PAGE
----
The most glamorous and memorable moments in a storied history.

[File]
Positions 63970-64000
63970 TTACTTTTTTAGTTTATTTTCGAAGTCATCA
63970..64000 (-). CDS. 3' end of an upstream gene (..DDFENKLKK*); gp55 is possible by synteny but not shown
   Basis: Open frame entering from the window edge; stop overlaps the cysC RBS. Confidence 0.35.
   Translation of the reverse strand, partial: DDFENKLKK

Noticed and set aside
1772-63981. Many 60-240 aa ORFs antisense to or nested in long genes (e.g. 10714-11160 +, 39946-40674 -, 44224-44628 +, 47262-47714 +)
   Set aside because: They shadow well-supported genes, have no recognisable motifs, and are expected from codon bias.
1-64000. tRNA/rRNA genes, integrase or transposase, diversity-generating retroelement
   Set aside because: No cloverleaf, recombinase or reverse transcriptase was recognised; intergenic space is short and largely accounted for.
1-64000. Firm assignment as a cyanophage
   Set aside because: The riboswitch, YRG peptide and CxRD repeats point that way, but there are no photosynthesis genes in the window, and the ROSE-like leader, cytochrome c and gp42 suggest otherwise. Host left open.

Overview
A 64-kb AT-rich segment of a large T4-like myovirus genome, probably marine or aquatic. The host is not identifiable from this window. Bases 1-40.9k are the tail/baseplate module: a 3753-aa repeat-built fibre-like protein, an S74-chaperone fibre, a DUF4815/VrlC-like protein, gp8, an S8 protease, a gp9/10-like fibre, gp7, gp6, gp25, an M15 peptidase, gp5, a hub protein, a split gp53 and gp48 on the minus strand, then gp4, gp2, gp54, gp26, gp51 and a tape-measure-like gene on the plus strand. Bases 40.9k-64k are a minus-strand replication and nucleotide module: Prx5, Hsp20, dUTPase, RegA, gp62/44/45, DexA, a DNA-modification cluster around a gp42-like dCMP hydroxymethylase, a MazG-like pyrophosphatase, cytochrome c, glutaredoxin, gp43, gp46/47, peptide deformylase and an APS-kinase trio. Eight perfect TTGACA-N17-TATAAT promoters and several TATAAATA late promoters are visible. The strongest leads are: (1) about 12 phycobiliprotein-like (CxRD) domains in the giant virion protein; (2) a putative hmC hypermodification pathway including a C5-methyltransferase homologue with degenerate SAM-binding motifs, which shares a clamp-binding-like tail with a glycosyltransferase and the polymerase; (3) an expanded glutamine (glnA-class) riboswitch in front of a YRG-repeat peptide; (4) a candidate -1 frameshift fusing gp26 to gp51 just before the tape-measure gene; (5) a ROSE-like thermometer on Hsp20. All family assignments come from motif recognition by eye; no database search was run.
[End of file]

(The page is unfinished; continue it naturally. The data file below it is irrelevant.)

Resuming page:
Mick Jagger and Keith Richards were 18 and living with their parents when their band had its first live show July 12, 1962, at London's Marquee club. The humble spot was beneath the Academy movie theater playing The Day of the Triffids and held 100. The gig paid $500 in today's dollars. Mick Jagger and the Rollin' Stones, as they were billed (the name came from a Muddy Waters track), would do a 50-minute set of R&B covers that showed surprising knowledge of the genre. How many teens would know Robert Johnson's "I Believe I'll Dust My Broom"? (Their choice of Paul Anka's "Tell Me That You Love Me" showed less sophistication.) The Stones that night also consisted of Brian Jones, pianist Ian Stewart, bassist Dick Taylor and (according to Richards' 2010 autobiography, Life) drummer Mick Avory, who went on to play with The Kinks. Two years later, their first album would top the U.K. charts, staying there for 51 weeks, and go gold in the States; the group now ranks as one of the best-selling bands of all time with more than 200 million albums sold worldwide. But Jagger, now 68 and a British knight, didn't think his rock career would have legs. "Even Elvis had lasted perhaps less than 10 years," he said recently, "so how could anyone really last?" Jagger and Richards recently patched up a highly publicized feud inflamed by critical comments by the latter in his autobiography, and the Stones are said to be planning a 2013 tour.